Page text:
69. Sir H. COWAN
asked the Pensions Minister whether his attention has been called to the case of Mr. James Mair, of Longside, Aberdeenshire, who, having lost his left arm and leg as a result of wounds received in action, is incapacitated from following his former employment and has been obliged to accept work of a much less remunerative character, and whose application for an alternative pension at the same rate as that granted to men who have lost both legs or both arms has been re- 202 fused; and whether, in view of the fact that earning capacity is more seriously affected by the loss of an arm and a leg than by the loss of two legs, he will take steps to redress this inequality, in view of his recent statement that men who have lost one arm and one leg are regarded as having been disabled in the highest degree?
§ Sir J. CRAIG
According to the information supplied to the Department by Mr. Mair, his present earnings together with his disablement pension exceed the highest rate of alternative pension which can be granted under Article 3 of the Royal Warrant. Mr. Mair's disablement— the loss of an arm and a leg—is one of fourteen classes of disablement which are scheduled as total in the Royal Warrant, but it does not entitle him to the special advantage of having his actual earning capacity ignored for the purpose of alternative pension, which is reserved for those who have lost both arms or both legs or are blind. As the hon. Member will have gathered from my right hon. Friend's statement, it is not proposed to amend the Warrant in this respect.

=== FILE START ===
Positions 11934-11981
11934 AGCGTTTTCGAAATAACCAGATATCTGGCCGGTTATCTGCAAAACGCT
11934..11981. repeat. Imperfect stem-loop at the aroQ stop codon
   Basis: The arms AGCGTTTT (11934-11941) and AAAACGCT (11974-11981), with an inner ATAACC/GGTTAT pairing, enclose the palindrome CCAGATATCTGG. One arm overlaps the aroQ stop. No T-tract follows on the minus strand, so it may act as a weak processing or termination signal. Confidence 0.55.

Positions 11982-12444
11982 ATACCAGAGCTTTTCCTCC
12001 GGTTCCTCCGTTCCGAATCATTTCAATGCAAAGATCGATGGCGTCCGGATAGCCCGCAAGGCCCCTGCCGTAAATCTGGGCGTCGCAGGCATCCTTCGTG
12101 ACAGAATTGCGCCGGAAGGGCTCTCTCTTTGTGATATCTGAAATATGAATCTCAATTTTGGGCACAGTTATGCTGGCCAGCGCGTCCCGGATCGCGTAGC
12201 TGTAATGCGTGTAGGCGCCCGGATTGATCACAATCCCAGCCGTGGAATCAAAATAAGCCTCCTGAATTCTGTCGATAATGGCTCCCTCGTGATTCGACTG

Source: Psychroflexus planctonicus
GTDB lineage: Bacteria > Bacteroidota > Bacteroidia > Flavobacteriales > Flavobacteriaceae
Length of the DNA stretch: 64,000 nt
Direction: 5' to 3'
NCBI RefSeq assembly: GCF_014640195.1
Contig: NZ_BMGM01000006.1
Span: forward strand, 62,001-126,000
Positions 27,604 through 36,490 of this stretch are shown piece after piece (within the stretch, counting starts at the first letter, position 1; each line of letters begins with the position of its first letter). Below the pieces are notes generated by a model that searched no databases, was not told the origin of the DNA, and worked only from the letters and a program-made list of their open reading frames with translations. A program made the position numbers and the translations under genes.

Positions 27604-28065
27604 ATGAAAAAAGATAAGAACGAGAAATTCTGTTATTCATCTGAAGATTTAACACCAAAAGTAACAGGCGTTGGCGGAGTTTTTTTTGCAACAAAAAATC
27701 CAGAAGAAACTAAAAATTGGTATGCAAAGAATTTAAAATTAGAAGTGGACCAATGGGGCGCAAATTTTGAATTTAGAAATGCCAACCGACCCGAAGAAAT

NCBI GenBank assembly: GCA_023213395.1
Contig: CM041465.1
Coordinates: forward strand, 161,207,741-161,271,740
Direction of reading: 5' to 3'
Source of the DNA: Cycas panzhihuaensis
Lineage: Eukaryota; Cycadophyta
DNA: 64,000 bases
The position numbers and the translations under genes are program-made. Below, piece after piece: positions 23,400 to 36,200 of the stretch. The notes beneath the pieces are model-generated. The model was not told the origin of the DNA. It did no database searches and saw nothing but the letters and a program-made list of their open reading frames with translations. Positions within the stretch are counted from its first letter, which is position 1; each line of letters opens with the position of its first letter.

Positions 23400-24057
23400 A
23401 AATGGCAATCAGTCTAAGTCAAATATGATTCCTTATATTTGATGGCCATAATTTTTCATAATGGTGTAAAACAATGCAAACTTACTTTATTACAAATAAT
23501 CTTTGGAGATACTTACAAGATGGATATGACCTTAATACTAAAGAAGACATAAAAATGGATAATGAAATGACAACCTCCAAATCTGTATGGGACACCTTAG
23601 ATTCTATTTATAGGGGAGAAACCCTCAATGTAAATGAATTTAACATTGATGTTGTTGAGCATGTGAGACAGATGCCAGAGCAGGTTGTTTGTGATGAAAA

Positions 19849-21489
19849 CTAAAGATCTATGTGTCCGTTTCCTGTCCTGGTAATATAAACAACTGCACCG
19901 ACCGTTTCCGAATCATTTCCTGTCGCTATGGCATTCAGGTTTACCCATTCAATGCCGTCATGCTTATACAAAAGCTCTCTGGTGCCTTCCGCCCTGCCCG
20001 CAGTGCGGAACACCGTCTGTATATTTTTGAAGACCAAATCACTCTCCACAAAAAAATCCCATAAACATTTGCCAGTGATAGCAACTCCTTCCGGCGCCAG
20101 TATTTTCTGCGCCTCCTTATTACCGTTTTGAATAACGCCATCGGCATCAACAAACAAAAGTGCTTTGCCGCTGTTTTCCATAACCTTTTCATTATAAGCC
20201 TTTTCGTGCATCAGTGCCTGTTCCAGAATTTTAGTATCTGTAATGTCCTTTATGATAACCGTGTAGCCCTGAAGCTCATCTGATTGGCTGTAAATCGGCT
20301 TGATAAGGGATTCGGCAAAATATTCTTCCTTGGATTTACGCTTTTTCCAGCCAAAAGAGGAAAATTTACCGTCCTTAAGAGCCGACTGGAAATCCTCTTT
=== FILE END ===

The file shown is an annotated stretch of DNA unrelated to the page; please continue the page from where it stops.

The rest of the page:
Sir H. COWAN
Does the hon. Gentleman not agree that the loss of one leg and one arm is a more serious disablement from the point of view of earning capacity than the loss of two legs?
§ Sir J. CRAIG
My right hon. Friend has answered a question specifically on the case. I think it really passes the wit of any man to draw an arbitrary line that does not create an anomaly somewhere.